The Tampa Times from Tampa, Florida on March 31, 1959 · 1
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The Tampa Times from Tampa, Florida · 1

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Tuesday, March 31, 1959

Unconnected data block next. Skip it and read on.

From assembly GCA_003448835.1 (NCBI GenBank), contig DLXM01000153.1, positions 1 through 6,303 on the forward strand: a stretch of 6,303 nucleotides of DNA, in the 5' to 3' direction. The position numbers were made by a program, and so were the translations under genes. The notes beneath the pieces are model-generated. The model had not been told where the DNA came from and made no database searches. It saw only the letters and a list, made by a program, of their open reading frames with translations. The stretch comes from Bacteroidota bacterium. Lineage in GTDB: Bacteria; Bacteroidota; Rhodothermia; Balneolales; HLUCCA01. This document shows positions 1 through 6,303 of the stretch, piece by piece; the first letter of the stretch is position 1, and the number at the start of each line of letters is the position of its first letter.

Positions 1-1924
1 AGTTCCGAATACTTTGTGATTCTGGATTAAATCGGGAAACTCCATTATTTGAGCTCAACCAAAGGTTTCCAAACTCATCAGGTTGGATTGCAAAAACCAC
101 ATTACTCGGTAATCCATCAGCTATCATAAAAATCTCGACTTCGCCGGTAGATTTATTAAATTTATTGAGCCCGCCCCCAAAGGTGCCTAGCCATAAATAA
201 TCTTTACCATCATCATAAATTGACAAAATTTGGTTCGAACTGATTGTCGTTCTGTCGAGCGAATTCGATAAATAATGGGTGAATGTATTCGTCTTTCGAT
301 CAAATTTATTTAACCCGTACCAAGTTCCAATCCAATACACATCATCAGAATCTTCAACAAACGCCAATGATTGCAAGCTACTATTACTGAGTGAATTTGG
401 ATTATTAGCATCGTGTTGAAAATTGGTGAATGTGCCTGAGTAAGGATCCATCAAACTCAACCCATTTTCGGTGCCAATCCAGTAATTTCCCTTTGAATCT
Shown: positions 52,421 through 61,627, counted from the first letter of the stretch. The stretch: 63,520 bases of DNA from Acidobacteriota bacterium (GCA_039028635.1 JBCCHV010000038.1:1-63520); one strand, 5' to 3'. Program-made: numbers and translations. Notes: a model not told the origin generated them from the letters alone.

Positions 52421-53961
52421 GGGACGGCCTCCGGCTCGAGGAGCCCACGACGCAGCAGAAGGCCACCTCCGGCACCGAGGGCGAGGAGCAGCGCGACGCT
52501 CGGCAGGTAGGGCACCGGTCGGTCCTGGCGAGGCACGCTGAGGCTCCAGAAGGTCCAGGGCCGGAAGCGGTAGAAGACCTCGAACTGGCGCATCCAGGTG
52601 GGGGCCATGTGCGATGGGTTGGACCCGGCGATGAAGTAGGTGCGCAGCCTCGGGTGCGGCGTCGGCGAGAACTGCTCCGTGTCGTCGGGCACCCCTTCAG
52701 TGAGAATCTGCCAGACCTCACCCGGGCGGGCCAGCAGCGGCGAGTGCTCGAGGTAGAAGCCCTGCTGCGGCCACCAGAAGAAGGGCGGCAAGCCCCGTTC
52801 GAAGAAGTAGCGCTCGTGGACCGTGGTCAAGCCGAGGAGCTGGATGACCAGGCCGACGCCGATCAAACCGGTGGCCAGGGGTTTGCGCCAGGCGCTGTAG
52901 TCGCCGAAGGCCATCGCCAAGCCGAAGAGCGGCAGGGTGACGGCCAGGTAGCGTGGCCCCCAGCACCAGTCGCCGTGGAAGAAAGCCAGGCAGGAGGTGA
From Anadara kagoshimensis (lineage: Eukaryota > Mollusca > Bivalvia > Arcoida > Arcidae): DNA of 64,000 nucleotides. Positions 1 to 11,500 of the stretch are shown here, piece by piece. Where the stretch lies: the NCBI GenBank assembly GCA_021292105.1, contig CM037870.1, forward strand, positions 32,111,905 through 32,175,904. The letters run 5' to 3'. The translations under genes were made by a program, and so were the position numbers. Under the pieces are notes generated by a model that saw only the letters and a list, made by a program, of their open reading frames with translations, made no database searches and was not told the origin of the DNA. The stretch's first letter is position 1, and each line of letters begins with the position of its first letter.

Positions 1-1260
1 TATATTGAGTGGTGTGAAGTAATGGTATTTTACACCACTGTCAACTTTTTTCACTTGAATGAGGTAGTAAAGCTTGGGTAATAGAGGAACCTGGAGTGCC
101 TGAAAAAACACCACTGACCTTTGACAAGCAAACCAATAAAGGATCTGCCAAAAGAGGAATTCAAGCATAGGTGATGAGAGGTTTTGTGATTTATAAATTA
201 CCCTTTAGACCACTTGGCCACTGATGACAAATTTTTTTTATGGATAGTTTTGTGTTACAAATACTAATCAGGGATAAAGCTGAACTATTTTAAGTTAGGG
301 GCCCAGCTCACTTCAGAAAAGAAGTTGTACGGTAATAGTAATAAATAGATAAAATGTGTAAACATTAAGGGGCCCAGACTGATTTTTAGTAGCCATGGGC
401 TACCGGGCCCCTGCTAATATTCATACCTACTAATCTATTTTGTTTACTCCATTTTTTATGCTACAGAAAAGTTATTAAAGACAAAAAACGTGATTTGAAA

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1 1 il i i Pretty Low Cloudy today and tonight. Scattered showers today. Fog tonight. Partly cloudy, warmer Wednesday. Variable wlrds 5-15 wph. Low tonight 65. High Wednesday 82. K A (ft r nn 4 i liv UVi 1 I uiium tv T-l, Jj I' 1 1 "t I J !..! LI ' I-J " 1 B 1 I" I J P A m. mm - i i MP" ' i .1 . . 1. . V THE CRIME FIGHTER A "" 1 SIXTY-SEVENTH YEAR No. 4S TA1UPA ftorttia TTTTrcn a v a o-u -i 7n7 nrrT- ru n - I 2 . I ; - -ivx, rxtvxx 01, x ,1V IV-. Hi .tavjc LtiiM3 A it Mi tUll L ALT jLU (pfTilSx (TilMrT3 or3cT ; ' "- - MM PI it -J t--''vi i Li L-i ! I I I i i I . I : r ! V ' "l"vJ! V NEW BUSCII GARDENS DEDICATED Officials attending include, from left, Tampa Mayor Nick Nuccio, Anheuser-Busch plant manager Kenneth II. Bitting, Jr., and A-B President August A. Busch, Jr. ' (Times Photo). 2000 WITNESS COLORFUL CEREMONY Busch Gardens Dedicate) About 2000 civic and gathered at the new $20 million Anheuser-Busch Brewery here today for the offi cial dedication of Busch Gardens. v August A. Busch, Jr., chairman of the board of Anheuser-Busch, dedicated the gardens in honor of his grandfather, Adolphus Busch; his father, August A. Busch, ONE MAN MAIN HOPE Pupil Placement Law Called Race Solution Florida's pupil placement law Is the one mam hope for sound solution of the state' school integration problem Cody Fowler, former president of the American Bar Associa tion, said last night. Fowler spoke to the Plant High School Parent-Teacher Association. The Tampa lawyer is a member of the Fabisinski committee, which was named by Gov. LeRoy Collins to study the integration question and offer recommendations. citing .worth carolinas ex perience with its student place ment act, which served as j pattern for Florida's law, Fow ler said it has worked because some Negro pupils who passed tests conducted by their local school boards were admitted to white schools. "My grandfather fought un der the Stars and Bars," Fowler said. "I don't want the federal courts to rule that way. But I can't let my sentiment affect my judgment. It seems to me we must have some token inte gration, as in North Carolina if we are to avoid mass inte gration of our public schools 1954 Ruling: Decisive Fowler observed it doesn't do Florida any good now to say what a bad decision the supreme court rendered in 1954. "Practically, the constitution of the United States is what the supreme court says it is, Fowler said. "It's decision be came the law, like it or what you please." Although emphasizing that he pelieves the Federal Govern March Goes Out After Carving Niche In Records March came to an end today In Tampa, having carved its own niche in the record books. Weathermen counted up and reported that it rained on 19 of the month s 31 days, with more than an inch of rainfall on each five of those days. On three days, there was more than two inches. The month was barely two- thirds completed when it became the wettest March on rec ord In Tampa. The old record of 9.87 inches for the month, set in 1930, was reached and surpassed. By this morning, the total rainfall for March stood at 12.84 inches. The hottest day of the month tvas the 25th, when the mercury vent to 84 degrees, and the coolest was the 13th, when it dropped to 45. j political leaders from the' national 'state, and lrval lev ment did a most stupid thing In sending troops to Little Rock. Fowler said "we cannot with any lorce ngnt the decrees of the supreme court." He pointed to the massive resistance doctrine proclaimed by Virginia immediately after the supreme court's 1954 decision and the fact now that schools in several Virginia cities are integrated. "JLet's not fool ourselves into believing we can accomplish what Virginia failed to do," Fowler said. Interposition No Help The attorney referred to the doctrine of interposition. He said several states passed such resolutions but they had no effect on the court "It sounded so good but meant so little," Fowler said. He told the Plant PTA members there would be many im-practicalities in the operation of any parent-option plan. He asked: "Where would we get the teachers for the private schools contemplated under the program? How can you give credit for taxes to a parent who petitions to have his child withdrawn from a school that may be integrated when that parent pays little if any taxes? He said that although State (Continued on Pagre 4, Col. 3) CSCfIC oncer BOSTON, March 31. (P A "magic bullet" for cancer a drug that would kill or check the growth of cancerous cells was foreseen today by a Philadelphia researcher. Dr. Charles S. Cameron, dean of Hahnemann Medical College, said a newly developed anti-cancer drujr cured two hamsters who some months ago had "full-blown actively growinff cancers." In a speech prepared for a luncheon opening: the 1959 crusade of the American Cancer Society In Massachusetts, Dr. Cameron said: "The principle of the magic bullet for cancer, it seems to me, has been established as reasonable by this demonstration. "And if science has been able to do it for one kind of cancer In one kind of animal t - 5 i ', i 1 (Sr.; and his brother, Adolphus Busch III; and to the principles and policies they established. "In constructing this brewery, Anheuser-Busch wanted to do more than just build a fac tory. It is our company's belief that a modern Industrial plant should also add to the area . in design and landscape. It should contribute its attractiveness and add to the beauty of the community in addition to being a plant that is also functional and efficient," Busch said. speaicers xor the occasion were The Rev. Paul C. Reinert, S.J., president of St. Louis University; Mayor Nick Nuccio of Tampa; and H. L. (Dusty) Crowder, retiring president of the Greater Tamna Chamber of Commerce. An official mark er, signifying the dedication of the gardens, was unveiled by Aaoipnus Jtsusch IV.- Busch Gardens, landscaped In a tropical setting on the brew ery grounds, boasts a display ot rare Dirds, and a 118 acre tract for Clydesdale horses, zeoras, Duitaio ana ostriches. Green Stamps Given By Sunday School ALICE, Texas, March 31. (JP) A green trading stamp was attached to letters mailed to members of First 3 a p t i s t Church here by T. G. Peters, superintendent of the church school. Come to Sunday School, he told the congregation members, and they wculd get two more green stamps tor eacn one re ceived by mail. Attendance as up substanti ally the next Sunday. urb Seen with one kind of drug, I have every confidence that in the time to come science will develop other drugs effective against many cancers probably all cancers In the human species." Dr. Cameron, a former medical and scientific director of the American Cancer Society, cautioned, however, that the solution of cancer will not come all at once but rather the problem "will gradually crumble before the attrition tactics oxlan army of scientists and bit by bit the dimensions of cancer will diminish." The Philadelphia doctor, notinff that cancer kills 270,-000 persons annually and that 40 million persons now alive in this country will be its victims, described "this monstrous affliction" as the major health problem deservinjr the public's concern. I Bullet' Unarmed Transpbr Target Of Fighters" BONN, Germany, March 31. (UPI) The United States has protested the buzzing of an unarmed Ameri can Air rorce transport ngniers during a mgnt to triday, informed sources The Soviets have countered with a protest declaring Trafficante's Gambling Ring Said Broken The "Gambling Empire" of Tampa gambler Santo Traffi cante, Jr., in Havana has been broken, according to an Asso dated Press report from the Cuban, capital. The report, at tributed to "gambling circles,' further stated Trafficante had returned to his Tampa home. nowever, a Tampa source close to Trafficante flatly said "He is not in Tampa and has no intention of returning." The source reported talking with Santo about two weeks ago. The local contact said the gambler made no mention at that time of returning to Tampa." Also the source said Trafficante was still operating tne casinos at that time. Trafficante operated the Sans Souci Casino, and has had con trolling interests in the Deau ville, Capri, Sevilla-Biltmore and Commodoro, all in Havana The Sans Souci, Deauville and Sevilla-Biltmore have been closed since Fidel Castro's overthrow of the Batista regime. Ac cording to the AP the Comodoro is not being operated by Benny ternandez, also of Tampa. The Capri is also reported open. New York District Attorney frank Uogan said last Fall he wanted to question Trafficante in connection with the 1957 kill ing of gangster Albert Anastasia in New York. In Tampa, County Solicitor Paul Johnson said he had not heard anything about Traffi cante returning to his Tampa home. 'It's news to me," Chief Sher iff 's Office Criminal Deputy Archie Adair, said when he was informed of the wire service story. Mrs. Sam Trafficante, wife of Santo's brother, reached at her home at 701 West Alfred, said she knew nothing of Santo's be ing back in town or his plans to come to Tampa. Sir Winston Victim Of Burglars LONDON, March 31. (LTD Britain's ' phantom burglars struck again last night, steal ing diamonds, rubies and pos sibly furs from Sir Winston Churchill's town house. It was the third spectacular burglary in Britain In the past few weeks. Earlier thieves stole nearly one-half million dollars in jewelry from Lady Norah Docker's Rolls-Royce and bur glars entered a third floor window in American actress Lauren Bacall's London home to empty her jewel box. Last night s burglary was dis covered by Churchill's butler when he returned to the house in London's exclusive Kensington area late in the evening. Neither of the Churchills was home. Sir Winston currently is vacationing in the south of France and Lady Churchill was visiting friends in Kent. The Big Payoff The Tampa Times is presenting a most unusual offer! The biff payoff is here! This is America's finest newspaper-magazine combination. How does it work? The Times and the nation's lead ing magazine publishers have teamed to give you one big reading package at one small cost only 45 cents per week. You select your choice of any three magazines listed in the coupon in today's Tampa Times. Tour magazines will be delivered by mail your Tampa Times by carrier. Clip the handy coupon today and mail to The Tampa Times or five to your neighborhood carrier. plane by three Soviet iet ana irom West Berlin last said today. mat no American plane may fly above 10,000 feet when crossing East Germany to and from West Berlin, the sources added. . The buzzing occurred last Fri day and was witnessed by hundreds of West Berliners.out for an afternoon stroll. Turbo Prop Informed sources said the incident occurred during the first of a series of supply flights to the U. S. garrison in West Berlin of C-130 turbo-prop transport planes. The C-130 is a high altitude plane, and is being substituted throughout Europe for the twin- fuselage C-119s which formerly were the supply mainstay. lhe u. fa. representative at the Berlin air safety center manned by U. S British, French and Soviet officers notified the Soviets of the planned flight in the normal fashion, informed sources said. He told the Russians the plane would fly across East Germany at aDout 25,000 feet. The Soviet controller imme diately objected to the planned altitude, the informed sources said, but U. S. officials de cided to have the flight made nevertheless. . Harassed Plane Shortly after the C-130 crossed the East-West German frontier, these sources said, it was approached by three Soviet jet fighter planes which harassed it until the American craft landed at Tempelhof Air field, in the center of West Berlin. The Soviets - performed air acrobatics, and often flew within five or 10 feet of the American plane, it was reported. They came close enough for tne American plane s crew to read,' and note, the Soviet (Continued on Page 4, Col. 5) Jobless Pay Bill Inked By Ike WASHINGTON, March 31. (JP) p resident Eisenhower signed into law today the bill extending the temporary fed eral unemployment compensa tion program to June 30. Congress sent the bill to the White House last week before taking off for an Easter vacation. It Is estimated to benefit about 405,000 persons at a cost of $78,000,000. The old law was due to expire April 1. Under the program, unemployed workers may get as much as 13 extra weeks of unemployment compensation. I The law provides for federal loans to the states to increase the duration of their payments by as much as 50 per cent. The length of payments vary with individual states but some pay 26 meeks. ! HAS EVERYTHING Gibsonton By FRANK BAYLE Times Staff Writer "Gibsonton has everything to make the area prosperous but it hasn't lived up to its promise Once the four lane highway is completed, things will begin to boom here." This optimistic lew is held by Floyd Bliss, a Gibsonton realtor, and is shared by active civic leaders. "Everything" includes the beautiful Alafia River on the north. Bull Frog Creek on the south and access to Tampa Bay on the west. U. S. 41, now being four-laned, and the ACL railroad run north and south through the area, providing ideal industrial and residential access. Bliss reports community growth, predominately residen tial, is eastward toward U. S. 301 with several sub-divisions j either platted or in the planning stage and most of the desirable Alafia frontage privately ownecL U. S. Phosphoric, billed as the largest plant of its kind, is located north of Gibsonton, at the mouth of the Alafia. The March floods brought no problems to industry or residents although the land is considered low. There are very few FHA built homes in the area and the community is unzoned. Ycowwww ! Intangible Tax Blocked By Injunction OCALA, March 31. VP) A temporary injunction was grant ed today preventing Attorney General Richard Ervin from col lecting intangible property taxes here. Circuit Court Judge D. -R. Smith granted the injunction and made no comment except to say a final hearing would be set as soon as possible. Defendants are State Comptroller Ray Green, Marion Coun ty tax assessor Ernest Nott and Marion County tax collector L. R. Bracken. The suit was filed by partners doing business as H. S. Camp and Sons, Ocala meat packing firm; and partners doing business as Rheinauers, Ltd., an Ocala women's apparel store. They asked for an injunction to prevent assessment and collection of the taxes and to bar enforcement of the attorney gen eral's ruling in December, 1958 which makes a partner's interest in the net worth of a partner ship taxable as intangible prop erty. The plaintiffs said they were notified they were required to pay the 1958 tax plus a penalty for failure to show their interest in their 1958 intangible re turns. They are also directed to re port the partnership interest on their 1959 .returns before April 1. In Today's Times Boyle 71 Radio. TV 10 Comics 15-16 Society 13-14 Crossword 11 ' Sports 8-9 Deaths 2 Theaters 11 Editorials 6 Weather 15 Financial ' 16lWincheIl 11 TO MAKE AREA PROSPER - Land Of "Lack of zoning is our biggest asset", reports Pat Patterson, long time resident and businessman. The three distinct groups which make up the community population agree with him. But the community's biggest problem is the three sharply defined residential groups: The "crackers," "carnies" and "circus people." These are descriptive terms freely used locally and are not considered at all derogatory. "Cracker" includes the non-entertaining old timer and Johnny-come-late Iy who are the year-around residents. Among the "carnies" and "circus people" are retired performers and those who live there only between shows. The last two are not to be carelessly lumped under the general heading of "show peo-i pie". The difference is said to be artistic talent performers. among circus j People And Fame Gibsonton's case against zoning and its steady past growth lends its validity is that it has brought both residents and fame to Gibsonton. The carnies call it Gibtown. Civic leaders feel any zoning proposal will be strongly pro tested. If zoning does comes, the active circus and carnival peo- DOC SPARE THAT NEEDLE Rex, the terrified terrier, appears to yelp as he gets an injection of penicillin for an infected paw. The truth is the do; yawned just before the needle found its mark. (AP Wirephoto). BY SENATE CHIEFTAIN Redisricting Bill Passage Foreseen TALLAHASSEE, March 31. LTs Senate president designate Dewey M. Johnson says some form of legislative reapportionment may well get through the 1959 session, but that it might not be what Gov. LeRoy Collins would like. Johnson and other influential members of the Senate's majority bloc have given the cold shoulder to Collins own proposed appor tionment plan. However, the Senate president said that with some sharp changes, the governor's plan might be worth a second look. Their chief objections have been that the Collins plan bases representation on population and would probably give Dade County two senators. According to present esti mates of the 1960 population, the plan would create a 47-man Senate and a 104-man House, an increase of- nine in each house over present membership. Johnson said the Senate ma jority bloc this session would be stronger than ever. It will include at least 24 senators when reapportionment matters are before the body, he said. The majority bloc consisted of 20 or 21 votes during the long reapportionment battles of 1955 and 1956. The governor was never able to crack the bloc and the fight ended in a deadlock. House speaker designate Thomas " B e a s I e y announced meanwhile that the house would begin its 1959 session at 10 A.M. April 7, the earliest hour ever for that body. The House meeting was moved up to allow an extra hour for unveiling portraits of 14 former speakers painted during the past two years. The Senate will convene at noon . next Tuesday and at 3 P.M. Promise pie promise to roll their trailers! The Florida Development and trucks on to unzoned if not; Commission, which was criti-greener pastures elsewhere inicizd last summer for failing Florida. The freedom to build lto mention Tampa in some na-as they wish or to park trailers jtional advertising to promote and carny equipment appeals to new industry, gave the Look them. Until zoning is proposed, the three groups will keep in fight ing trim battling community is sues in the fire hall. It houses two fire trucks, full time bulance, two-way radio equip-j111 ment, Kitcnen ana auaiionum. The last two are used by teen- age groups under adult supervision and by civic organizations. Fire Association Gibsonton has an active chamber of commerce and its activities cover the entire east Tampa Bay area. The fire association has over 1000 members who pay $2 monthly for fire and am- bulance service. The problems absent among teen-agers are abundant in adult circles. In a meeting of the fire association last week, 175 resi- dents passed up two competingifataliUea. l"e affairs to be on hand for a com-j munity showdown. After the explosive ended one of the long umeer jirenien, jacK v msiow, ; expressed lear me eiiicient voi - , (Continued on Page 4, Col. 4) lampa Passed Up Again In Magazine Story Tampa has some accricved home-town boosters today. Another national magazine has done a long story about Florida, and overlooked tl.e state's leading port city. This time it was Look Magazine, which devoted its cover and 19 pages of text and pictures to an account of Florida, including its new industries, growing population, new millionaires, construction boom and what have you. Tampa Is mentioned twice: Once on a map of the state and once in an article about The Negro in Florida, which mentions that the buses here are integrated. Joe MickVr cf the dsmber of Commerce advertising and publicity bureau, commented. "That's us. all risht that's the luck of the Irish." He said, "I don't know why we don't get more attention, except that we're not a tourist city. A lot of these magazine editors have been to Miami or St. Petersburg and they think in terms of those cities even when they're writing about industry or something else in the state." magazine writers some request ed assistance. -jCity Compared am-;n C 1 1 rxrrwr V L y Of Car Deaths A survey of accident fatalities for January and February, 1959, showed today that Tampa had about three tenths deaths tor every io.ooo vehicles istered in the city. reg- The National Safety Council survey was based on a comparison of cities comparable to the population size of Tampa. They included Des Moines, Iowa Mich, 0.0. For the first two months of 1959 Tsmna Tw1-f In comparison, San Francisco jjcjes I i nn nn tin t ka . i . deaths per 10.000 rcrisTf-pH i ! The Sures were all based en J1350 census cumbers. i i